How Heat Pump Tumble Dryer Work

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There are three types of tumble dryer – vented, condenser, and heat pump. Now, all of these dryers work in much the same way, by tumbling clothes around inside a drum. The drum circulates warm air, which helps to dry fabrics, and the moist air is expelled by different means.

Heat pump dryers are more energy efficient, and with rising fuel costs, this would be your pick for saving money on electricity bills.

Let’s take a look at how heat pump dryers work, in comparison to vented and condenser dryers.

Vented Dryers

We’ll start by discussing the original, and most common tumble dryer type – vented.

The way this dryer works is quit simple, making them the cheapest style of dryer you can buy.

Vented tumble dryers draw in air which is heated by an electrical heating element, blown through the laundry to extract moisture from fabrics, then the humid air is sent outside the building through exhaust ducting or piping.

The exhaust air hose should not be less than 10cm wide to limit any back pressure, so the system need to be set up correctly for the dryer to work efficiently. To discharge the exhaust air outside, the hose either needs a separate vent through a wall, open window or door.

The only real drawback of these dryers is that they need to be used where there is good external ventilation, which can be tricky in flat and small homes.

Condenser Dryers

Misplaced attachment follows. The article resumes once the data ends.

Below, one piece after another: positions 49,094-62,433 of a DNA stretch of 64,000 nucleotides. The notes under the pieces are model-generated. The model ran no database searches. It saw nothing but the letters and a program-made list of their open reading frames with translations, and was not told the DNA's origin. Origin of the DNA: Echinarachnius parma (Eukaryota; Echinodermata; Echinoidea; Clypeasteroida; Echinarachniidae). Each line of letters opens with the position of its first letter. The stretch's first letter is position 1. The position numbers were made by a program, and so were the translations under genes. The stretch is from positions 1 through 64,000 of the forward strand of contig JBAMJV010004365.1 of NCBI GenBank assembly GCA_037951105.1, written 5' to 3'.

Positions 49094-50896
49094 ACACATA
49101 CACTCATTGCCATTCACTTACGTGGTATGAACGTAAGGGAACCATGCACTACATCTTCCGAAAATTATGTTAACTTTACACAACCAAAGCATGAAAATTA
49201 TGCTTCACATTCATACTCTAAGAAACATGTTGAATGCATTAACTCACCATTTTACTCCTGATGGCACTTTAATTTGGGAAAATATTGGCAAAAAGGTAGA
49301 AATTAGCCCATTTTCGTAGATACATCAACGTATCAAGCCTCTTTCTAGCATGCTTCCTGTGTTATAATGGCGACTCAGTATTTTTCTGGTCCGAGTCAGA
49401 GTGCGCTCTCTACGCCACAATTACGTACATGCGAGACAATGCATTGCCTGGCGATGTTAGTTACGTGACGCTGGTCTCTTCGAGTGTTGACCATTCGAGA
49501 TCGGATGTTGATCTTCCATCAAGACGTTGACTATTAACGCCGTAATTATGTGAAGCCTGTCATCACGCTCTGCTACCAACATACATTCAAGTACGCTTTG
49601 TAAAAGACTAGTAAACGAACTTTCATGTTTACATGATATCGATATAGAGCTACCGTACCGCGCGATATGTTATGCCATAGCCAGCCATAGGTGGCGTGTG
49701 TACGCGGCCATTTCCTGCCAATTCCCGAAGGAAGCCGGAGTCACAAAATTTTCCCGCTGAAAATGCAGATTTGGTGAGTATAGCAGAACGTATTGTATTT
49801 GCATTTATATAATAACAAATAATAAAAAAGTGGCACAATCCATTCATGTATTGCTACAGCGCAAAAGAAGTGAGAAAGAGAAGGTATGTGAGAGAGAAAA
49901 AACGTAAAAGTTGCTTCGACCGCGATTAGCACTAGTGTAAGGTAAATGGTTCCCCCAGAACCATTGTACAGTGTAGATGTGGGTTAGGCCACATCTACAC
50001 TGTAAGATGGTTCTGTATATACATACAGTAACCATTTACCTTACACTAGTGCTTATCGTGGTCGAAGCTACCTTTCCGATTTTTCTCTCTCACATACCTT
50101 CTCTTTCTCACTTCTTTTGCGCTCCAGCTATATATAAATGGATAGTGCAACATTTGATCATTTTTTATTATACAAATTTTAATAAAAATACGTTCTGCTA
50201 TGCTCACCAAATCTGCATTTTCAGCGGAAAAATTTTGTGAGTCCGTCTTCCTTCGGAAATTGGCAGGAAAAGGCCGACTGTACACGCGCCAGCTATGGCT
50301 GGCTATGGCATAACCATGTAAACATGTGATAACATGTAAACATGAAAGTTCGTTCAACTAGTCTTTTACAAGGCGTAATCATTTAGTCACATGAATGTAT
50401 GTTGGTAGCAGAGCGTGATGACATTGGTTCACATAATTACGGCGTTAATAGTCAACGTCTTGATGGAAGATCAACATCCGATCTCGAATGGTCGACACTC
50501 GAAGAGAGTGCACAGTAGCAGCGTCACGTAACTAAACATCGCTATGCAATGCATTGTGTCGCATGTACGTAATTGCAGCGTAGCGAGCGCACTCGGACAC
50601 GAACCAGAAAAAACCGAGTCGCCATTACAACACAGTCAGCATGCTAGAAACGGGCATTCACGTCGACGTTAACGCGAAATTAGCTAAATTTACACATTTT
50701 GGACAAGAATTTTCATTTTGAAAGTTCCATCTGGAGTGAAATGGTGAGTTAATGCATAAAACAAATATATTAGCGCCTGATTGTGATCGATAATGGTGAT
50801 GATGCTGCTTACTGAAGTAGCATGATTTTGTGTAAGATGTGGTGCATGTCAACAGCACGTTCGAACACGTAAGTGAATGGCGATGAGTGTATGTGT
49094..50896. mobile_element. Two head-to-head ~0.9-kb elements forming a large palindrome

The condenser dryer differs from the exhaust air dryer in that the air flow for drying the laundry circulates in a largely closed circuit, eliminating the need for external ventilation.

The warm, moist air from the drum first passes through a lint filter, then through a condenser that cools the air to create condensation. The condensed water is then collected in a built-in water tank.

Thanks to this largely closed air circuit, the condenser dryer does not need a vented exhaust air hose and is therefore more can be stored in large cupboards, or rooms will little ventilation.

The condenser draws air from the installation room for cooling. The heat gained is released back

Because condenser dryers blow warm air back into the room, in winter, this can be helpful as a way to heat your home. In summer, however, it can be very uncomfortable running this type of dryer. And during the warm summer months, because condenser dryers work better when the room temperature is cooler, the dryer needs to work harder and is less energy efficient compared to vented dryers.

Heat Pump Dryers

Now heat pump dryers are not affected by the ambient air temperature, because there work in a closed air system that refrigerates and heats air as required, for optimal drying performance.

Here’s how it works: There is no heating element, instead, air drawn into the system and is heated by compressing Freon gas in a closed circuit. This heated air is then pumped into the spinning drum where it meats clothes, extracting moisture and creating water vapour.

Moist air is then pumped out of the drum and down into a heat exchanger, where it’s cooled by a refrigerated element, forming condensed water droplets on plates.